Friday, May 15, 2009

How a travel photojournalist travels Part 4

When I get back the first thing I do is collate all the material I've collected. Brochures, maps and business cards go into a large envelope. I then type out my trip notes on the computer and print them out. Then it's time to pick through all the information and choose which points will go into the article. Once I have this rough outline then it's time to write the piece. Without going into the nitty-gritty of writing a travel article, I will mention that you need to look at back issues of the magazine and note the tone of articles they run. Backpacker Essentials usually publishes first-person accounts with lots of information thrown into the mix, but rarely publishes details about prices or opening times. That gives you plenty of chances to put in funny stories about people and places you encountered.

Once the article takes shape you need to match the photos to the writing. I'm a great believer in the adage that a picture tells a thousand words, but sometimes words can do a better job of painting a scene. You need to choose images that complement the writing, not necessarily those that show what you have written about. This is where your choice of timing is so important. By gathering material for the article when the light is bad, you hopefully manage to photograph when the light is beautiful. So your final selection will include photographs of things not necessarily mentioned in the article, and you'll write about things you might not have photographed.

The thing to remember is that you are creating a total package of words and pictures. Resign yourself to the fact that you're not always going to get picture postcard conditions for photography but that you should be flexible enough to come back with publishable images no matter what the conditions. Remember to try and balance the collection of information with the photography. When the light is good snap away. When the conditions are terrible look for information for the article. Having to take care of both writing and photographs often means I'm running around like a headless chook. But I come away having had rewarding experiences that I get to share with the readers. What could be more satisfying? If you'd like to see how I did log on to And if Scott asks if you're a writer or a photographer, tell him both.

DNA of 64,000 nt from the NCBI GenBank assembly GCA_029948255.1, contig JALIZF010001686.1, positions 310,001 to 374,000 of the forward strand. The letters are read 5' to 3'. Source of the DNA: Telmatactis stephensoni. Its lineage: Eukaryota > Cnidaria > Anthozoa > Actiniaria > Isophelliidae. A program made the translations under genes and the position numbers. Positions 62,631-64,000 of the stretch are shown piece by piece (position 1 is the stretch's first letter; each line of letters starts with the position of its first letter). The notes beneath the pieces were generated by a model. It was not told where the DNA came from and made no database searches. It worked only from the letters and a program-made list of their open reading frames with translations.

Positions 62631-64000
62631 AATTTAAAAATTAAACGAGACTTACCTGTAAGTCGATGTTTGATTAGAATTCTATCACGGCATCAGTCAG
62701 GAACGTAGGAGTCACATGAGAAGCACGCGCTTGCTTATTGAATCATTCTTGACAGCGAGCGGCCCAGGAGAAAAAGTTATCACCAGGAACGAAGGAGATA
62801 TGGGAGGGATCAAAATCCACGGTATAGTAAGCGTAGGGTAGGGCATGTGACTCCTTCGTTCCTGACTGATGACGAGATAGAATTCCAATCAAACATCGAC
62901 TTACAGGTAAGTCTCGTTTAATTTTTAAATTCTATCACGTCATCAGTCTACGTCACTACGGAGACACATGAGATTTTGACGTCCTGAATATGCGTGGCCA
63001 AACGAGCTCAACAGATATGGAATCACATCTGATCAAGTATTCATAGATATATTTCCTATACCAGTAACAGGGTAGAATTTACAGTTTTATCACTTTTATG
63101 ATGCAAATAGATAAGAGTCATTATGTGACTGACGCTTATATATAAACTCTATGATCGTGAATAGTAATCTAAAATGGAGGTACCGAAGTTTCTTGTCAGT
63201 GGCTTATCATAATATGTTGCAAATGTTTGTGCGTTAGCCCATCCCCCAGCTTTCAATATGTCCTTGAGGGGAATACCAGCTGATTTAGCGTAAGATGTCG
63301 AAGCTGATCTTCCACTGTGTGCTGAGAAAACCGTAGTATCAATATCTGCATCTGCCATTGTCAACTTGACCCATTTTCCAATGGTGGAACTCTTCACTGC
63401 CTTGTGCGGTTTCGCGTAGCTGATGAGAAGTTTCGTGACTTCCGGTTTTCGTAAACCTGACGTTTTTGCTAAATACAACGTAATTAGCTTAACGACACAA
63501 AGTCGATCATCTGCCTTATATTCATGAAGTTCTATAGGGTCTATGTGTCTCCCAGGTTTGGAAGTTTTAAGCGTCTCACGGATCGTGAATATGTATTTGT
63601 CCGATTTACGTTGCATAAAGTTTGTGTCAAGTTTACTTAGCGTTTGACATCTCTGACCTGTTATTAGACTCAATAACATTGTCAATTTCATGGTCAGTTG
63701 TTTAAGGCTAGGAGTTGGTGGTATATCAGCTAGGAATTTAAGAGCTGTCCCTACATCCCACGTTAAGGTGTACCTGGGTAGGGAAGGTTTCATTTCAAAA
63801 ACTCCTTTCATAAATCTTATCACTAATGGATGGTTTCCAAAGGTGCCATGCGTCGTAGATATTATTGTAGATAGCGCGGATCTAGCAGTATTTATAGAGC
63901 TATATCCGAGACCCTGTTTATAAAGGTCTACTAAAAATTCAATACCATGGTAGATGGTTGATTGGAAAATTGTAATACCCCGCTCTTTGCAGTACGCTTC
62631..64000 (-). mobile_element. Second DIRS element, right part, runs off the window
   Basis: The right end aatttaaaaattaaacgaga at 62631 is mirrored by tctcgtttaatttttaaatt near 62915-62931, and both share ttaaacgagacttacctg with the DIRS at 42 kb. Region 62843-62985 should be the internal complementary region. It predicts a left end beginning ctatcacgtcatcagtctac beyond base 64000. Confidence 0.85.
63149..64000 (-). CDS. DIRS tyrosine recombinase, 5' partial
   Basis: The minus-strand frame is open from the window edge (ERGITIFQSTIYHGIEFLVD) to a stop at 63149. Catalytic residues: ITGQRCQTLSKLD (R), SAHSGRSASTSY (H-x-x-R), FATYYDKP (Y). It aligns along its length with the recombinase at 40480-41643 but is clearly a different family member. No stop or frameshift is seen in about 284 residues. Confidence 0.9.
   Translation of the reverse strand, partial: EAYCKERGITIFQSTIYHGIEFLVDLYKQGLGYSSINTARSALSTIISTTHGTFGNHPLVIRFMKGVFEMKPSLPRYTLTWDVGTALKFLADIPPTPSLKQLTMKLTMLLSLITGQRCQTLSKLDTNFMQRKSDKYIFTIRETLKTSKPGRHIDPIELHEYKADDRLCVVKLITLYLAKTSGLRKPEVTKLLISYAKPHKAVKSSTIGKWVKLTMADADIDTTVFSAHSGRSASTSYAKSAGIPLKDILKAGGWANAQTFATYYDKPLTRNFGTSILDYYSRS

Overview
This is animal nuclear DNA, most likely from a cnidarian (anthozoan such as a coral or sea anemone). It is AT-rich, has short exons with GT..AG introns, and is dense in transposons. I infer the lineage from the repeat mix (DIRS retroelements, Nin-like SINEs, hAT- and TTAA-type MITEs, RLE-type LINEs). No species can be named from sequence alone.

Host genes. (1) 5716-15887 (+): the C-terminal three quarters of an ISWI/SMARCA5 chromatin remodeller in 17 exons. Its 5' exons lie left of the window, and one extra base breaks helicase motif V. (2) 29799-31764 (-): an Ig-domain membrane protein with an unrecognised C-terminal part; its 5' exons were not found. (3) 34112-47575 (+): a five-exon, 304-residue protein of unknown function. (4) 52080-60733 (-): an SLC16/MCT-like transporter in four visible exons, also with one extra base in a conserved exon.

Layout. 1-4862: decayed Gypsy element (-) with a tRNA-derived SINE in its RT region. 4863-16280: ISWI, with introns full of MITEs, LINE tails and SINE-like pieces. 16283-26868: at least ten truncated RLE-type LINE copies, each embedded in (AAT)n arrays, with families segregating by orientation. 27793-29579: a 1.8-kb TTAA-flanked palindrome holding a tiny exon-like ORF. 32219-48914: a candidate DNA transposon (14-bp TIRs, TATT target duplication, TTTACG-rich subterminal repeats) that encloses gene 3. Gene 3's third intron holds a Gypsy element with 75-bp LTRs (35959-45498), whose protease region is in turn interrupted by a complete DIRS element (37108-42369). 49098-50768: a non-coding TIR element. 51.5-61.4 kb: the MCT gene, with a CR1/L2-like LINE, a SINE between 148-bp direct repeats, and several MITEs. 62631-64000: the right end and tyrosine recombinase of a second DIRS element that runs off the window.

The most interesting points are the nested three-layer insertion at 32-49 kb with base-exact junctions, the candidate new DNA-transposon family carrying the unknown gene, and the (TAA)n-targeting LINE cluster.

Thursday, May 14, 2009

How a travel photojournalist travels Part 3

Although on this trip I did have some time to scout different areas and pick the best light to photograph them in, this isn't always the case. Sometimes clients can book your itinerary so full of activities that you don't have any choice but to photograph things at the wrong time of the day. You have to accept that you're there to get an overall coverage of both words and pictures and sometimes things aren't going to work out as you hope.

Cape Tribulation was the perfect example. With only two days there and so many things to see and photograph I really had to prioritise. If the day was sunny I headed for the beach, if it was cloudy I headed for the rainforest. If it was pouring with rain I stoically put up the umbrella.

An assignment like this is always limited in time, which means you have to be flexible. If it does pour with rain concentrate on macro shots of water drops in the rainforest. Look for locals playing in the rain, or trying to ford flooded rivers in their cars. I photographed the inside of the hostels. Think about what can work photographically in adverse conditions. Or just forget about photographing all together and look for material for your article.

I had high hopes of photographing sunrise over beautiful Cow Bay on my second morning in Cape Tribulation but got there to find a horrible, grey day which just wouldn't work photographically. So I wandered along the beach looking for things to write about. I found a dolphin frolicking offshore, a multi-lingual sign warning people about the dangers of swimming in crocodile infested waters, and I talked to other early risers and asked for their opinions and ideas about things to see and do. None of these would have made a publishable photograph but helped to enhance the final article.

Your aim is to come back with more information and photographs than you could ever use in one piece. In fact you ideally want to be able to craft a number of articles from the one trip. My assignment was the road trip but I also got enough information and photographs to write articles about: Port Douglas, the Daintree National Park, nature tours within the park, the coastal road to Cooktown, Cooktown itself, aboriginal tours out of Cooktown and how to travel through this part of the world with children. I also collected stock photos of all of these areas which can then be sold as stand alone images. Just as you need to maximise your sales of one article you also need to maximise the amount of material you collect on any one trip.